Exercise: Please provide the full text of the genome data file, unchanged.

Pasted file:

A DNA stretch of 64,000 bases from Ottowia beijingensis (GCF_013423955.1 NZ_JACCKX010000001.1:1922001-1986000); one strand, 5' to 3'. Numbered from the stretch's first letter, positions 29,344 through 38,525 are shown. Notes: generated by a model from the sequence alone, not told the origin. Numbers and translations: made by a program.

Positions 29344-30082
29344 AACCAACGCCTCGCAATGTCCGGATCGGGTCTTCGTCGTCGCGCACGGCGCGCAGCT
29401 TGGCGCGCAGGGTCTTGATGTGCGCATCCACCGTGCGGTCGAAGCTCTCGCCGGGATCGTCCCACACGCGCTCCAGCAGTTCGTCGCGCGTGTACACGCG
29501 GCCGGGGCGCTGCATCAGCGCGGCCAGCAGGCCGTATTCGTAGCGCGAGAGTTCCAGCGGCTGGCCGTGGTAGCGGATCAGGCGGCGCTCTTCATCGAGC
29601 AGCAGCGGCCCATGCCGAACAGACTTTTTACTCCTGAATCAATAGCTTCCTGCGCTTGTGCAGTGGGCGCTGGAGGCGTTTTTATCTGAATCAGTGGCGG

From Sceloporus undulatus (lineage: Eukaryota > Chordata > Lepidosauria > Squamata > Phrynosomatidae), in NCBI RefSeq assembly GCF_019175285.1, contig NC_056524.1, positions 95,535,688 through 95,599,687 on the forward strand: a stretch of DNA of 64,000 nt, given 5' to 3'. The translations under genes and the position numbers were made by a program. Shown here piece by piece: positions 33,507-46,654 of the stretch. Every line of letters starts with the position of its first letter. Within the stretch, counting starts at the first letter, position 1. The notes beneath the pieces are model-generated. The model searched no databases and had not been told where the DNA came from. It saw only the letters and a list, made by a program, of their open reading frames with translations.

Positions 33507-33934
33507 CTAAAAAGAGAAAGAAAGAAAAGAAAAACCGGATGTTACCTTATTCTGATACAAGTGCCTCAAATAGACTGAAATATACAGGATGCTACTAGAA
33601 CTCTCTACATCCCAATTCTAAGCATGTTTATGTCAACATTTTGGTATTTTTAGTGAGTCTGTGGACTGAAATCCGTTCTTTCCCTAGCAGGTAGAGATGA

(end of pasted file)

A DNA stretch of 64,000 bases from Ottowia beijingensis (GCF_013423955.1 NZ_JACCKX010000001.1:1922001-1986000); one strand, 5' to 3'. Numbered from the stretch's first letter, positions 29,344 through 38,525 are shown. Notes: generated by a model from the sequence alone, not told the origin. Numbers and translations: made by a program.

Positions 29344-30082
29344 AACCAACGCCTCGCAATGTCCGGATCGGGTCTTCGTCGTCGCGCACGGCGCGCAGCT
29401 TGGCGCGCAGGGTCTTGATGTGCGCATCCACCGTGCGGTCGAAGCTCTCGCCGGGATCGTCCCACACGCGCTCCAGCAGTTCGTCGCGCGTGTACACGCG
29501 GCCGGGGCGCTGCATCAGCGCGGCCAGCAGGCCGTATTCGTAGCGCGAGAGTTCCAGCGGCTGGCCGTGGTAGCGGATCAGGCGGCGCTCTTCATCGAGC
29601 AGCAGCGGCCCATGCCGAACAGACTTTTTACTCCTGAATCAATAGCTTCCTGCGCTTGTGCAGTGGGCGCTGGAGGCGTTTTTATCTGAATCAGTGGCGG

From Sceloporus undulatus (lineage: Eukaryota > Chordata > Lepidosauria > Squamata > Phrynosomatidae), in NCBI RefSeq assembly GCF_019175285.1, contig NC_056524.1, positions 95,535,688 through 95,599,687 on the forward strand: a stretch of DNA of 64,000 nt, given 5' to 3'. The translations under genes and the position numbers were made by a program. Shown here piece by piece: positions 33,507-46,654 of the stretch. Every line of letters starts with the position of its first letter. Within the stretch, counting starts at the first letter, position 1. The notes beneath the pieces are model-generated. The model searched no databases and had not been told where the DNA came from. It saw only the letters and a list, made by a program, of their open reading frames with translations.

Positions 33507-33934
33507 CTAAAAAGAGAAAGAAAGAAAAGAAAAACCGGATGTTACCTTATTCTGATACAAGTGCCTCAAATAGACTGAAATATACAGGATGCTACTAGAA
33601 CTCTCTACATCCCAATTCTAAGCATGTTTATGTCAACATTTTGGTATTTTTAGTGAGTCTGTGGACTGAAATCCGTTCTTTCCCTAGCAGGTAGAGATGA